Not being television fans, your editors were until now unfamiliar with Sneed's Feed and Seed in the television program The Simpsons.
In this month's Checker School column, we meet a different Farmer Sneed, another character named Ned, and Ned's father, Mr. Hatley. Taken from the curious and fascinating Checker Board Strategy, by Andrew J. Banks, the good farmer is taught a thing or two about book learning. The Banks' character Farmer Sneed predates Sneed's Feed & Seed by about half a century.
FARMER SNEED LEARNS A THING OR TWO
Under the sweet scented apple blossoms, Nedís face twitched nervously as he eyed Farmer Sneedís beehives. He could hear the wind pushing through the apple blos- soms, the bleating of lambs, and the cackling of chickens. The old farmer liked to take Ned near the bees. Pucker- ing his weather beaten face, he chuckled, "Letís move this hive a little." However, Sneed quickly jerked back his thick muscular hand when a bee stung it. He muttered a little sheepishly, "Oh, thatís nothing--- itís good for my rheumatism. Come on, letís play checkers on the porch; I like to trim you book players."
"Why Uncle Sneed," protested Ned, "the students of book play win all the national championships; take Asa Long, for example."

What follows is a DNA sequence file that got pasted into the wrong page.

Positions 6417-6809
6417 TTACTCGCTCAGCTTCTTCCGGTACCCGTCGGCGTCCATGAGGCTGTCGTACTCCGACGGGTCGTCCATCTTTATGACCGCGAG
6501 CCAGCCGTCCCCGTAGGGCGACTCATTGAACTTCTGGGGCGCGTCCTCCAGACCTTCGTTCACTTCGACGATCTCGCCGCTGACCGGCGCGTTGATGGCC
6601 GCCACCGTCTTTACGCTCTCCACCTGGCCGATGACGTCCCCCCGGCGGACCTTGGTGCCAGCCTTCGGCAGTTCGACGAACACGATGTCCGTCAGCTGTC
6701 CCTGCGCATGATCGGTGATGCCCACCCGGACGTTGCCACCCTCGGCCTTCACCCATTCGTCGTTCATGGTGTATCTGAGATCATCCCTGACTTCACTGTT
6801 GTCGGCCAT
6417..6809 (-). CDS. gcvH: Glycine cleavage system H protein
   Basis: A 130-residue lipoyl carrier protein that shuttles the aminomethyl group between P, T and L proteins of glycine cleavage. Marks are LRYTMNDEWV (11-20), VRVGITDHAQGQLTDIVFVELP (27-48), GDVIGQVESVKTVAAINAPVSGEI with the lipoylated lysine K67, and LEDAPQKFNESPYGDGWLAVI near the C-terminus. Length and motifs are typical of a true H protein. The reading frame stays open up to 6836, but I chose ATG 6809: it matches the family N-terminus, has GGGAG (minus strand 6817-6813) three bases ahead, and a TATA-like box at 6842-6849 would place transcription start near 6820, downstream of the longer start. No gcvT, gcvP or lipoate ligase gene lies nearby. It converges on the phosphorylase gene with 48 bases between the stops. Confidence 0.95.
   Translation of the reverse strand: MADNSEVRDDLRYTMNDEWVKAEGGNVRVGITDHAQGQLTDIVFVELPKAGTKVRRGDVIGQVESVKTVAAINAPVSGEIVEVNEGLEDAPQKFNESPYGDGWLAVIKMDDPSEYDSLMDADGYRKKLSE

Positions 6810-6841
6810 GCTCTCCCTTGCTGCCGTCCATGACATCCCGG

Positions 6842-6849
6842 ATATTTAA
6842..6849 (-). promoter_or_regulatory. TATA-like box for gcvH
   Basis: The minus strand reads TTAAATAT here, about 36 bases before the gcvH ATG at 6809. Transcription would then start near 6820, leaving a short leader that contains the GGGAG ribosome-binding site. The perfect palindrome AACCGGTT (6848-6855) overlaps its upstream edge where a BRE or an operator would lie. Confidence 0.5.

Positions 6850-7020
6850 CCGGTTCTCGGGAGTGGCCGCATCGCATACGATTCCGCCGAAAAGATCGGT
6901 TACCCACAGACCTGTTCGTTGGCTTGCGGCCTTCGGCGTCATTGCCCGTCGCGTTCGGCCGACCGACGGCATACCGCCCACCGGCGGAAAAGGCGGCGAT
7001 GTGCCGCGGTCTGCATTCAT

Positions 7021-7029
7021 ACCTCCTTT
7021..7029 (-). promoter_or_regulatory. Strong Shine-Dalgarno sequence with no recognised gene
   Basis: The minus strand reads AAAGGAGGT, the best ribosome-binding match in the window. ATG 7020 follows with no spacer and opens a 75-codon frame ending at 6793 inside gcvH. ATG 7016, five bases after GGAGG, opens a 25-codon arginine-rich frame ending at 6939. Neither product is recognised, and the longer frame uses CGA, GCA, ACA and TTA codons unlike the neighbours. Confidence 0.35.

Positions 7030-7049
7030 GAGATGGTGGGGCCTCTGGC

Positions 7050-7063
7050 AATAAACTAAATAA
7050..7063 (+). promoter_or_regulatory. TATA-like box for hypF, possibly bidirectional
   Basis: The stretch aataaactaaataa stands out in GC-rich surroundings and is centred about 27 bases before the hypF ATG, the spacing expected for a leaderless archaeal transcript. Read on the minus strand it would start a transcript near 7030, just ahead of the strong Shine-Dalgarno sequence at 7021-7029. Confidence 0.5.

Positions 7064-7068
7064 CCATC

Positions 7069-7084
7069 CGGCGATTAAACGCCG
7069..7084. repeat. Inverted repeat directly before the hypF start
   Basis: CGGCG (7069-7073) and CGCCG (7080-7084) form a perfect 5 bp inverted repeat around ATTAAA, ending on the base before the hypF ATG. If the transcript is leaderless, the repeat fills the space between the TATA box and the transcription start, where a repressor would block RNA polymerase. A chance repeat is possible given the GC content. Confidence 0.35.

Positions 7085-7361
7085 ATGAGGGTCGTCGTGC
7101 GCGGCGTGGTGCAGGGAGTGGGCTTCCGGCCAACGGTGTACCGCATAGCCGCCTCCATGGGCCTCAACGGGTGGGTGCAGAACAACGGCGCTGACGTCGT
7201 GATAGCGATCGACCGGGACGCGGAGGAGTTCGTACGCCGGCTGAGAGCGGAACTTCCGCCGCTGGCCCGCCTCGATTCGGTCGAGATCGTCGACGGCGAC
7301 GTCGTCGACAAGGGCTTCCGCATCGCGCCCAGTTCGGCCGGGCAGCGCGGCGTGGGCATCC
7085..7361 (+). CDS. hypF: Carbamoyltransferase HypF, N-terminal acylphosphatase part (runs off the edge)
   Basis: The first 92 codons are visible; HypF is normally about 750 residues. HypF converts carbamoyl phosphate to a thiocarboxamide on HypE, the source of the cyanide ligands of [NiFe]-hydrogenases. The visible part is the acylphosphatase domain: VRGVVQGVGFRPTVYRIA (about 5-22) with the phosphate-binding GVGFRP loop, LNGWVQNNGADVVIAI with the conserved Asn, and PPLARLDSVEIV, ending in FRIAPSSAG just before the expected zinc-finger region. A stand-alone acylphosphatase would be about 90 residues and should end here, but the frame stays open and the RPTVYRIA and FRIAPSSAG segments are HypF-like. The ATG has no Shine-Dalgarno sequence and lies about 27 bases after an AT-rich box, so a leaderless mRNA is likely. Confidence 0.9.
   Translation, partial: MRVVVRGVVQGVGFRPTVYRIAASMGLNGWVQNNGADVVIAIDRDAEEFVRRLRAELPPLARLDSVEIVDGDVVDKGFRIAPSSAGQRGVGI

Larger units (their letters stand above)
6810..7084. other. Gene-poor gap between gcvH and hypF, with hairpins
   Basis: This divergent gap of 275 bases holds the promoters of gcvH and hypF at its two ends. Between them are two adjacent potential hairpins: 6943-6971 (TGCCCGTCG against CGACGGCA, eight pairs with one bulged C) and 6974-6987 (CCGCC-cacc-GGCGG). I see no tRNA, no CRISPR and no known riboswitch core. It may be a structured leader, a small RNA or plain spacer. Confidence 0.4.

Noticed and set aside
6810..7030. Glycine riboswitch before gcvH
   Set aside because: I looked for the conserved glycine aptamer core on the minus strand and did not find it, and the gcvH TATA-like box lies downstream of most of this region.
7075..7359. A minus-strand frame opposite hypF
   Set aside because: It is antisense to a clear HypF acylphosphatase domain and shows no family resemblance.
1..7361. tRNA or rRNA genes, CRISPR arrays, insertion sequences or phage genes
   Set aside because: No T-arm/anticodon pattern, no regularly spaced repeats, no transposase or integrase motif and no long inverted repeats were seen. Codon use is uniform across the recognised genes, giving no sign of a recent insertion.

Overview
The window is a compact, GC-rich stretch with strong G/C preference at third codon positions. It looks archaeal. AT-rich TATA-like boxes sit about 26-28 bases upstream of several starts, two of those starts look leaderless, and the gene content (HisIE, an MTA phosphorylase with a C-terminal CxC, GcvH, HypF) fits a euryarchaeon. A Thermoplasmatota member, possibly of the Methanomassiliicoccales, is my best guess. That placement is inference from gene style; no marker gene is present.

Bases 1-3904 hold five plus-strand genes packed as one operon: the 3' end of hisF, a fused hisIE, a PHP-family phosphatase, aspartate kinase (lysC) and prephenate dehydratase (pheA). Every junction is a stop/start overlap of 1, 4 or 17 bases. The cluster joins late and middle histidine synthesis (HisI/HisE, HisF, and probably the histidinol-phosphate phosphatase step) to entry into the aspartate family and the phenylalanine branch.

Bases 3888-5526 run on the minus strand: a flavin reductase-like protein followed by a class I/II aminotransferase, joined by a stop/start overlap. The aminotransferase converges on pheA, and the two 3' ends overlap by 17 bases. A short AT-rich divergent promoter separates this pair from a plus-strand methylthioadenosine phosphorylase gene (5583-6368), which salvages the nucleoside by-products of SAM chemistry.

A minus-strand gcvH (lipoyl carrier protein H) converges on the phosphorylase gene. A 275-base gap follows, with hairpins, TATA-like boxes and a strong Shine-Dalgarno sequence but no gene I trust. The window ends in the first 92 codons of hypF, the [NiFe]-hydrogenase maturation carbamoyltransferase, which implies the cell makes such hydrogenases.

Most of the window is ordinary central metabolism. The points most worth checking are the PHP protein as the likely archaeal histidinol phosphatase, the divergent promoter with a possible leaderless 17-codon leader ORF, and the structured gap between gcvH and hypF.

"Never heard of him," snorted Sneed, "I could probably lick him too. I believe what old Ben Franklin said, 'Care- lessness does more harm than want of knowledge'."
By this time Mr. Hatley had arrived; he met them at the well. "Sneed, you have the best water that I have tasted anywhere," Hatley. said politely, after quenching his thirst and taking a deep breath of the fresh country air.
"None better," Sneed agreed, as he rubbed the hand that the bee had stung. He was not anxious to play Nedís father, but he did so; and Sneed lost five games in a row. Later Ned inquired, "Father, how can you beat Farmer Sneed so easily?"
"I know hundreds of problems," was the reply. "I use those ideas against Sneed."
Here's one of the problems that Mr. Hatley put to use. It's attributed to H. Lieberman.
Do you know hundreds of problems, like Mr. Hatley? You'll only need to know one to solve this position. Don't get stung; solve it and then click on Read More to see the surprisingly simple solution.
14-9, 23-16, 15-10, 6-15, 8-12---A, 13-6, 12-1, White Wins.
A---Mr. Banks says that this illustrates a neat "spare move." It's a common idea, taking advantage of an upcoming forced jump to slip behind another piece and set up a stroke.
Well, that's one down and a few hundred to go, if we're to follow the example of Mr. Hatley!